After decades of listening to his critics, Bob Dylan has learned to shrug, look to the heavens and keep on going.
"Critics have always been on my tail since day one," he said, at the gala saluting him as 2015 MusiCares Person of the Year. "Some of the music critics say I can't sing. I croak. Sound like a
frog. … Why me, Lord?"
Critics insist that the problem is that he keeps "confounding expectations," he said. "I don't even know what that means. … Why me, Lord? My work confounds them obviously, but I really don't know how I do it."
Maybe its time, he said, for another Gospel album, perhaps with the legendary Blackwood Brothers, including the hymn "Stand By Me." Dylan quoted the lyrics, ending with: "In the midst of faults and failures, stand by me. In the midst of faults and failures, stand by me. When I do the best I can, and my friends don't understand, Thou who knowest all about me, stand by me."
For decades, armies of experts have pondered the contents of Dylan's mind. Secular critics and religious scribes of various stripes can quote chapter and verse while debating whether the alleged voice of his generation, now 73 years old, is a true believer in their various causes.
Now, in two revelatory blasts -- his MusiCares speech and a lengthy AARP the Magazine interview -- Dylan has gone out of his way to stress that there is no great mystery. The bottom line: He is an American songwriter and artist, one with roots deep into America's spiritual and musical soil.
"Dylan has made it absolutely clear that he is a serious student of country, folk, blues, rock, Gospel and every other kind of American music. That's just a fact," said movie director Scott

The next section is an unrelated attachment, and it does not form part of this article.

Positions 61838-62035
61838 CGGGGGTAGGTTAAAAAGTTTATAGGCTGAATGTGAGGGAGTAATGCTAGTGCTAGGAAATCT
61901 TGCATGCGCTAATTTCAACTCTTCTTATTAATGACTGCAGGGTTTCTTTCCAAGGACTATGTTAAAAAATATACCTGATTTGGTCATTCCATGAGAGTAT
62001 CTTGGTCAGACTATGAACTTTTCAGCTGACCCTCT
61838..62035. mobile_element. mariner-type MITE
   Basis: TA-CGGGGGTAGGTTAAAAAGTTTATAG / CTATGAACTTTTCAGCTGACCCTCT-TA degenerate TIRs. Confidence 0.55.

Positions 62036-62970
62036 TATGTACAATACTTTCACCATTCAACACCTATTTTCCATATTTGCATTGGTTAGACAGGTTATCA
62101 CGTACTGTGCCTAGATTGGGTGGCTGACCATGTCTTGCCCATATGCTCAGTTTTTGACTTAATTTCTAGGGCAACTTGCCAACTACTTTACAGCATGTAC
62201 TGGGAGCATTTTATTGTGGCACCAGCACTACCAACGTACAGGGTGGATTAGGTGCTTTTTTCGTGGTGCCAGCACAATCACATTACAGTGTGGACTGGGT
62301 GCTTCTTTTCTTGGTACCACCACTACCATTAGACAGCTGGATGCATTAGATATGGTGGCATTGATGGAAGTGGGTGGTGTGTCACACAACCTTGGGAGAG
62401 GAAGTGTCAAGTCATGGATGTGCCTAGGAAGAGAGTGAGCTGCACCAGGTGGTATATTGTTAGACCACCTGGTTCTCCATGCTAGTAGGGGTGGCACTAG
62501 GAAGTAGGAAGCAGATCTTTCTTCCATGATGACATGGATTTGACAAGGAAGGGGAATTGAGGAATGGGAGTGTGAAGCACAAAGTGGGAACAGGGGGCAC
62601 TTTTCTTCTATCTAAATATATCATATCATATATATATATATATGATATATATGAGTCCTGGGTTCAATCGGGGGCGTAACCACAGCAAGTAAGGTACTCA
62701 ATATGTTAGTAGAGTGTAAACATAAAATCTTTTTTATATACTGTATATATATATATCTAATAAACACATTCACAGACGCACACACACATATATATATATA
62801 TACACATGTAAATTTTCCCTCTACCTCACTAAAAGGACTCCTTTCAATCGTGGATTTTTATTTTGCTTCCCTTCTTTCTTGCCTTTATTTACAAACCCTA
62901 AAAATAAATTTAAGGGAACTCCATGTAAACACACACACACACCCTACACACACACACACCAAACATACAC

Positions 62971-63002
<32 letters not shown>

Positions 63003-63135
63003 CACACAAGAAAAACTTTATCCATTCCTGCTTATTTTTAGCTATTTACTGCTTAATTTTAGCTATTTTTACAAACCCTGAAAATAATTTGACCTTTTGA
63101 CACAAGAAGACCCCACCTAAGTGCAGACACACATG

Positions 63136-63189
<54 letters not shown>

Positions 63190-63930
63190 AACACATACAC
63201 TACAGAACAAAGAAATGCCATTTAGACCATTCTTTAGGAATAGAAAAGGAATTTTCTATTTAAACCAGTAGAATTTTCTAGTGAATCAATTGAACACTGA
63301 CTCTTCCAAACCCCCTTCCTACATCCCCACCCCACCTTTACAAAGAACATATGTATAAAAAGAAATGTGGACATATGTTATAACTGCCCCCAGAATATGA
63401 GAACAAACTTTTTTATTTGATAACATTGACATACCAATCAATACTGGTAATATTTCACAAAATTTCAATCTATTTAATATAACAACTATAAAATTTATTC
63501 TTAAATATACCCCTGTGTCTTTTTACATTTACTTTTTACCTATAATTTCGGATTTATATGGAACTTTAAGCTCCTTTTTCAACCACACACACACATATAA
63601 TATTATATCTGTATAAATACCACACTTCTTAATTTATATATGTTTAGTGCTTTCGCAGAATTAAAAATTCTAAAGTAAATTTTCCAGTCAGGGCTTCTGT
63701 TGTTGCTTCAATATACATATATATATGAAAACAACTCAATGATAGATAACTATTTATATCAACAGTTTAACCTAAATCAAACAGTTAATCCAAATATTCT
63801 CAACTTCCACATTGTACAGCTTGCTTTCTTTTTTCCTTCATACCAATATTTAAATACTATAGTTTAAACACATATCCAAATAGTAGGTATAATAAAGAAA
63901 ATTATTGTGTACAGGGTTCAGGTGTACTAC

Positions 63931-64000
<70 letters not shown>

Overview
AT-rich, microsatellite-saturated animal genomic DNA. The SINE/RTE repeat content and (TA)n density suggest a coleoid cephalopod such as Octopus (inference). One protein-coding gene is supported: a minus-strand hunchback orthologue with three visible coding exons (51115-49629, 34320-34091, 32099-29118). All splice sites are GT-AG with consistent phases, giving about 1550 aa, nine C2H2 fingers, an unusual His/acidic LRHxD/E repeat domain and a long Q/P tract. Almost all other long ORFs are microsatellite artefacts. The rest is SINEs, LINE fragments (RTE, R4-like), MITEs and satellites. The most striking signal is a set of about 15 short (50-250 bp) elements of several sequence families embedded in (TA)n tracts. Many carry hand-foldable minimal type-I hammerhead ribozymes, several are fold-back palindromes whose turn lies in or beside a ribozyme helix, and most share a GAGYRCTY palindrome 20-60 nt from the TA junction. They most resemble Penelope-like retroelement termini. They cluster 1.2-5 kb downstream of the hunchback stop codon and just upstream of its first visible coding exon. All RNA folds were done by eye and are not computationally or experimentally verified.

Derrickson, a lifelong Dylan fanatic who wrote the forward for the book, "Restless Pilgrim: The Spiritual Journey of Bob Dylan."
"It's clear that he is fluent in the language and symbolism of the Bible, both Old and New Testaments. … It's hard to dip your toe into his music without sensing the deep respect he has for the role that faith has played in the music of our culture. There has always been a sense of transcendence in his songs."
The AARP interview focused on Dylan's new "Shadows in the Night," a set of 10 classic songs often connected with Frank Sinatra. Still, the discussion kept returning to matters of faith and music.
* Asked if these songs will strike young listeners as "corny," Dylan launched into a discourse on virtue. "People's lives today are filled on so many levels with vice and the trappings of it. Sooner of later, you have to see through it or you don't survive. We don't see the people that vice destroys. We just see the glamour of it on a daily basis, everywhere we look, from billboard signs to movies, to newspapers, to magazines. We see the destruction of human life and the mockery of it, everywhere we look."
* Discussing key early influences, Dylan called the Rev. Billy Graham a "hellfire rock 'n' roller," adding, "I went to two or three of his rallies in the '50s or '60s. This guy was like rock 'n' roll personified -- volatile, explosive. He had the hair, the tone, the elocution. When he spoke, he brought the storm down. Clouds parted. Souls got saved, sometimes 30- or 40,000 of them. If you ever went to a Billy Graham rally back then, you were changed forever. … I saw Billy Graham in the flesh and heard him loud and clear."
* On economic justice, Dylan said the rich should strive to help others, "because there are a lot of things that are wrong in America and especially in the inner cities that they could solve. Those are dangerous grounds and they don't have to be. There are good people there, but they've been oppressed by lack of work. …These multibillionaires, and there seem to be more of them every day, can create industries right here in the inner cities of America. But no one can tell them what to do. God's got to lead them."
* What if he lived his life over? "I'd be a schoolteacher," he said. "Probably Roman History or theology."